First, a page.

Hi all, I have two distributed applications running on two different nodes. And from one node I tried to call the function on the remote node by doing RPC, and its been observed that all the debug prints given in the application running on the remote node is getting printed on the host node's console. Can somebody please tell me in detail why this is happening and how the RPC in erlang works. ? Thanks in advance. Arun P. _______________________________________________ erlang-questions mailing list [hidden email] http://erlang.org/mailman/listinfo/erlang-questions
--
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In practice, there is.  .... Yogi Berra
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Re: Why RPC in Erlang? [was: How RPC works in erlang?]

zxq9-2
In reply to this post by Miles Fidelman
On 2017年10月05日 木曜日 10:50:41 Miles Fidelman wrote:
> I guess an obvious question is why does Erlang have an RPC mechanism at
> all?  It's so at odds with the basic architecture of message-passing
> concurrency.

To be more precise, "Why is there an RPC module in the standard library?"

RPC is not part of the language or runtime, of course, it is just a module
written on top of the bits that already exist in Erlang. Any message that
is sent might initiate an RPC -- or might not. The term "RPC" doesn't even
make much sense to use in the context of Erlang, and one might notice that
this term is actually never used by long-time Erlangers.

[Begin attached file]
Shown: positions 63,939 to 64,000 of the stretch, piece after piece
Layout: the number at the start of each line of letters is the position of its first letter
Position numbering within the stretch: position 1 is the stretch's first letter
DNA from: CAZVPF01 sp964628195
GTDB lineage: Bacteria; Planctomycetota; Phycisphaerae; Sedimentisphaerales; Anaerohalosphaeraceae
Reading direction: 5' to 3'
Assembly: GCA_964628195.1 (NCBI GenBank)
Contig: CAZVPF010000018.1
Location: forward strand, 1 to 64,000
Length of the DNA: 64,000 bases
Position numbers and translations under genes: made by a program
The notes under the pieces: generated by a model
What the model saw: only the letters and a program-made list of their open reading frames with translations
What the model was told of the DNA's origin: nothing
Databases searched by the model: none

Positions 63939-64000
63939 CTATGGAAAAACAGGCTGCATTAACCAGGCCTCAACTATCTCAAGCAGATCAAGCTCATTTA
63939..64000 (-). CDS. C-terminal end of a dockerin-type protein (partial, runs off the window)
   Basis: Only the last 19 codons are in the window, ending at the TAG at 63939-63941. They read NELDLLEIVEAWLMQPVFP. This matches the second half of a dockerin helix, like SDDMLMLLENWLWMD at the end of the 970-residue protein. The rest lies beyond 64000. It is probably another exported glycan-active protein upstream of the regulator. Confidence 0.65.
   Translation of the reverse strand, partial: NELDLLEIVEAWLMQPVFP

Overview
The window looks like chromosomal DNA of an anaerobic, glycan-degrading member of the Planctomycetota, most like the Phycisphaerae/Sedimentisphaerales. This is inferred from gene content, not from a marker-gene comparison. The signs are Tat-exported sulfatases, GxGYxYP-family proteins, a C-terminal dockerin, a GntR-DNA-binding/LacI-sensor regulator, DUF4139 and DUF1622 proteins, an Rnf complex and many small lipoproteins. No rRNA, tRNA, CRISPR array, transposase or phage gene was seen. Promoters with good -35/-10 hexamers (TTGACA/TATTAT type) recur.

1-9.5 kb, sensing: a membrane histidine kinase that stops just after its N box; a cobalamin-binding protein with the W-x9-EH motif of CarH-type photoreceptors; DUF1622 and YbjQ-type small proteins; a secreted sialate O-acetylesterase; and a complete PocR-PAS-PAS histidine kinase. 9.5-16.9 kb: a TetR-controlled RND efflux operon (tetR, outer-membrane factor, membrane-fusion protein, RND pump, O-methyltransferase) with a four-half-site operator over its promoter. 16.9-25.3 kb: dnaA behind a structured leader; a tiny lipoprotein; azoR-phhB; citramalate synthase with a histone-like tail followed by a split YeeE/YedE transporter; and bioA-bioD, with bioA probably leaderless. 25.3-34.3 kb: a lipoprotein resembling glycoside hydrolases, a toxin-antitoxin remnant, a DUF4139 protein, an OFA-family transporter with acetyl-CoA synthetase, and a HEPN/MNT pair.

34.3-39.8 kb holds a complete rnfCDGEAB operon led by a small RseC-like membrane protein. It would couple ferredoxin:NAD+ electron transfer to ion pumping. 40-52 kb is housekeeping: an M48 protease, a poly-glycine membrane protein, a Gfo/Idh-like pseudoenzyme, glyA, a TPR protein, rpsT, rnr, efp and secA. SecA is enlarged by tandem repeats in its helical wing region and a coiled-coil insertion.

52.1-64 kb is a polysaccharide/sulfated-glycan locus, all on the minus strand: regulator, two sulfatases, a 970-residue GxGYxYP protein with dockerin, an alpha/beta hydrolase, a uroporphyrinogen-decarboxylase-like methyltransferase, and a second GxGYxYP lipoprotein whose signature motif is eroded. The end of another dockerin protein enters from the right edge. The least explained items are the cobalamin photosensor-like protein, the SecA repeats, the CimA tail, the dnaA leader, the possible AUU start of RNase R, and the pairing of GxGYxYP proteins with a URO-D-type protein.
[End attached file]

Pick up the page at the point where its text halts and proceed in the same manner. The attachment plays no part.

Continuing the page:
I don't think I've ever seen any code that uses the RPC module, either.
Maybe at some point someone thought they needed it, or there may have been
pressure to include that to comply with someone's expectations -- but I've
never found it useful or seen anyone other than beginning Erlangers even
read the docs or ask questions about it (and they stop once they find out
how gen_server:call/2 works over disterl).

"Why is there BERT?", on the other hand, is a question with a ready answer.

-Craig
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Re: Why RPC in Erlang? [was: How RPC works in erlang?]

Heinz Nikolaus Gies-2
RPC is used for tests (when you want to control another node) and CLI wrappers, (when you want to execute commands on a remote node from a script). In both cases it makes sense and isn’t at odds with the erlang principles.

> On 6. Oct 2017, at 04:03, zxq9 <[hidden email]> wrote:
>
> On 2017年10月05日 木曜日 10:50:41 Miles Fidelman wrote:
>> I guess an obvious question is why does Erlang have an RPC mechanism at
>> all?  It's so at odds with the basic architecture of message-passing
>> concurrency.
>
> To be more precise, "Why is there an RPC module in the standard library?"
>
> RPC is not part of the language or runtime, of course, it is just a module
> written on top of the bits that already exist in Erlang. Any message that
> is sent might initiate an RPC -- or might not. The term "RPC" doesn't even